• http://journal.nearbennett.com Rick

    Wow. Just Wow. Vanessa, you’re incredibly brave, and I found your story both encouraging and scary. Encouraging because you found a way to separate yourself from the church, scary because of how deep their claws are dug into each and every individual. The whole shunning of apostates concept is the most evil aspect of these religions in my mind.

  • Erik

    Excellent story – thank you for sharing =)

  • Sarah Jane Braasch-Joy

    Thank you, Vanessa, for sharing your story.

    And, for naming yourself and claiming yourself.

    Every time an ex-JW shares his or her story we chip away at the myth that the Governing Body attempts to propagate in the public consciousness.

    We expose this cult of child abuse for what it really is.

    We stop the religious gas-lighting being perpetrated upon members and upon the public.

    Thank you. We need brave ex Jehovah’s Witnesses like you to tell their stories.

    To spread the Real Truth. The Real Good News of a life outside of that cult.

  • Paul

    It’s hard for me to understand just what it must have took for you to de-convert. You are incredibly brave. There must have always been something inside you that valued logic and reason. You have that to thank, at least in part.

  • Ben Laughter


    I am an ex-Pentecostal atheist. Pentecost is a zealous religion filled with fine people, much like The Witnesses, and I expect I wrestled with many of the same pressures and fears as you during my exit from religion.

    I just celebrated my tenth wedding anniversary with my wonderful wife, who was born and raised in a Jehovah’s Witness family. I must say that, in our near-perfect marriage, religion is the only sticking point she and I have not been able to overcome.

    We don’t argue about money, parenting, who gets to drive the cooler car, or home decorating taste. We both want to eat better and maybe lose a few pounds. We both want to raise an intelligent and productive son. And yet, even though we are in agreement on almost every practical matter, my wife says (direct quote) that she “would give it all up if I would just see the truth of Jehovah.” I find it an amazing thing to prefer to live in a miserable marriage, so long as your husband has the same superstitions.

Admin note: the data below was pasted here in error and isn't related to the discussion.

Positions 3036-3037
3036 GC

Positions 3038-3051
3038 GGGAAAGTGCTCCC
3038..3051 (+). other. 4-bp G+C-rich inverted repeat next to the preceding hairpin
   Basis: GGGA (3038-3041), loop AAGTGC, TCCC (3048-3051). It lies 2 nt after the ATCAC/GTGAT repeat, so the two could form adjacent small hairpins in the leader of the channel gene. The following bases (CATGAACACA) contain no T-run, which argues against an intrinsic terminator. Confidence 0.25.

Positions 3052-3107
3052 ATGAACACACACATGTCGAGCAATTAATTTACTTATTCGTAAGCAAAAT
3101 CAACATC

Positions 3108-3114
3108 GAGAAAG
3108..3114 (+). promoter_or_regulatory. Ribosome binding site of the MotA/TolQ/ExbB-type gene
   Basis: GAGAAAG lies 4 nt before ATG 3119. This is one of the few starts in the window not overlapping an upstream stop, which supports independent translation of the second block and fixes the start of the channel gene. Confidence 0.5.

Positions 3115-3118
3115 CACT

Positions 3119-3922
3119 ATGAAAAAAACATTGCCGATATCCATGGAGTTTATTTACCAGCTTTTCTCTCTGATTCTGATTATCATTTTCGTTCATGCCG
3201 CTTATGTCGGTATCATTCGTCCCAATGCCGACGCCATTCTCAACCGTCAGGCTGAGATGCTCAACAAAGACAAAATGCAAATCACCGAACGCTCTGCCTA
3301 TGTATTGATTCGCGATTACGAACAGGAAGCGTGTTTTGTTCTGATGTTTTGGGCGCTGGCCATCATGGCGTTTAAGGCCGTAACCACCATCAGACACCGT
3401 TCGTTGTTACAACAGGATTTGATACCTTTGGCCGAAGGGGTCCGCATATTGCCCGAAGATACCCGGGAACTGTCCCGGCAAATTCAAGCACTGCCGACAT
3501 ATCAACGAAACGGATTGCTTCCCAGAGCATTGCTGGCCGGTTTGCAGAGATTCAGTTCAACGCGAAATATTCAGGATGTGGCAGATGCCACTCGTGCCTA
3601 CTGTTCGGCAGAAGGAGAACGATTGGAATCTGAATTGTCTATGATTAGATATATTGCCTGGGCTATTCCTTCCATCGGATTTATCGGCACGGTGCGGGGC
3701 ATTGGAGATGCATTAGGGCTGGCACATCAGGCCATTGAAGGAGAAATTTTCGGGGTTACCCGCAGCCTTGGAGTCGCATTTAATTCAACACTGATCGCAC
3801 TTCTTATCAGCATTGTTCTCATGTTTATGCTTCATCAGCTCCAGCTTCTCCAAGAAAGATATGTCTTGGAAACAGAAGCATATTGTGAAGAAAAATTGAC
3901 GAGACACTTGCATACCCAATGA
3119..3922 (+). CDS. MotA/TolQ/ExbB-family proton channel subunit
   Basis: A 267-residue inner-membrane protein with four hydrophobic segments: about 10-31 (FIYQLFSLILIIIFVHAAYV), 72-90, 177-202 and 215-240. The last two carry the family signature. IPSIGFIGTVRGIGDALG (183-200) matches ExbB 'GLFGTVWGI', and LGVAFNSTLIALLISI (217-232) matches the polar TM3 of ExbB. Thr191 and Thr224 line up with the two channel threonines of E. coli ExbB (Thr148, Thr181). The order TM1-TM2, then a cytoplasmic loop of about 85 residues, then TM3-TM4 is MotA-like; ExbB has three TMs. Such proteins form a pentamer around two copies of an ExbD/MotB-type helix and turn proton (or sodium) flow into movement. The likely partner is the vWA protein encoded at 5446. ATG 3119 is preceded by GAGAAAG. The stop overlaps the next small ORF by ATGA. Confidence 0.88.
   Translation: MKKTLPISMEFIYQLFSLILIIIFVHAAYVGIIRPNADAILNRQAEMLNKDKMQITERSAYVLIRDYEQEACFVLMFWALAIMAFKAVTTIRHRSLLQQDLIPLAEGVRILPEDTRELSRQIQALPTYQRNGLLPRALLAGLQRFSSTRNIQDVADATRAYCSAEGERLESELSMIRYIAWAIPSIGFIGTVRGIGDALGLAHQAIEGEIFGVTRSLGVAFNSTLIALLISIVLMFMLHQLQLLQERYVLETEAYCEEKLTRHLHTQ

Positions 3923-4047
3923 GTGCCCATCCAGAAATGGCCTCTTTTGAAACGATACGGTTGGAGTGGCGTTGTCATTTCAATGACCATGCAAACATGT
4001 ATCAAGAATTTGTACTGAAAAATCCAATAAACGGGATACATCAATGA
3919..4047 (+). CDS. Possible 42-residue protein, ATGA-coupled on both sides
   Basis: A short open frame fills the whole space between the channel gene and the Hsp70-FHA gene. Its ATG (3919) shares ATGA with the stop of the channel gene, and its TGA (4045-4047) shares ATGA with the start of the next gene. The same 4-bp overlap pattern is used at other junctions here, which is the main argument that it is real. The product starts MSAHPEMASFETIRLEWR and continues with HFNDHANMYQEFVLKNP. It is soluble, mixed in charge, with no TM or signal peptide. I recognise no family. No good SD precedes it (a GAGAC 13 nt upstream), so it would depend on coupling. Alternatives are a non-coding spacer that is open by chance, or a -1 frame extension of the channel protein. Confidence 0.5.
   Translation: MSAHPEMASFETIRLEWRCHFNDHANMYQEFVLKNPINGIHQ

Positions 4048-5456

The frustrating part is that, while brainwashed to believe whatever is printed in those damnable magazines, she has a less than elementary understanding of the Bible itself. She is incapable of a simple debate and refuses to have an honest, intellectual discussion on the facts. It always becomes a heated argument of blind faith-based ignorance versus my stubborn rationalism. So we avoid the topic, and the silence is eating us alive.

    I just want you to know that I appreciate you sharing your story. While Witnesses have proved to be some of the finest people I have ever met, it is vastly encouraging to me to think that my wife might have a catalyst moment, much like yours, that would lead her away from this nonsense and greatly improve our marriage.

    I wish you the best in your life and pursuits.

    Ben Laughter

  • Ritchie

    Thanks for telling your story, Vanessa.

    I genuinely admire your courage. It’s not easy to swim against the tide of popular opinion, and I do wonder whether I’d have had the determination to break away if I’d been as heavily indoctrinated as you were.

    As for your “Witness subconscious”, don’t beat yourself up if it never goes entirely. I don’t fly particularly well and even now whisper up a hushed prayer as the plane starts trundling down the runway. The rational part of my brain tells me I’m being silly, but it’s also not the rational part of my brain I’m trying to calm. I consider it a harmless quirk, a ritual, an eccentricity of mine.

    May you find true happiness in the life you’ve been brave enough to begin.

  • Nathan


    Vanessa, my husband was trapped in the Jehovah’s Witness for … afar too long, and I have a good idea of just how hard it is to leave and free yourself from the many mental shackles the cult puts on you. Let me congratulate you on your personal integrity, and wish you great success in rebuilding your life.

  • jack


    Welcome to the clear air of atheism! Your story was impressive and inspiring, and I hope we get to hear more from you as a guest writer on Daylight Atheism, or elsewhere. It took real courage, integrity and strength to do what you did, and at such a vulnerable age.

    If you haven’t already done so, you might consider reading Dan Barker’s book, Godless, which tells his deconversion story. He was not a JW, but a fundamentalist evangelical Christian preacher who had to deal with separation and loss of friends. An important point he makes is that people who shun you because of your sincere effort at truth-seeking probably were not such great friends to begin with. He lost his first marriage over it, but found a new, more honest and happier one. His parents refused to stop loving him, and ultimately discarded their own religious beliefs after listening to his reasons for leaving.

    I hope your mother eventually comes to accept you for the good and honest person you are.

  • Vanessa

    Thank you all for the warm welcomes – I’m really touched that my deconversion is inspiring, especially since I’ve been constantly encouraged by others’ stories. Your comments have made me smile and blush. If there’s one thing I’ve learned since leaving, it’s that Witnesses do not have a monopoly on loving kindness – thank you again.

    Jack’s comment also reminded me to share this pleasantly surprising news I received last year. I was going to add it into the blog post, but I didn’t want to go off on tangents near the end.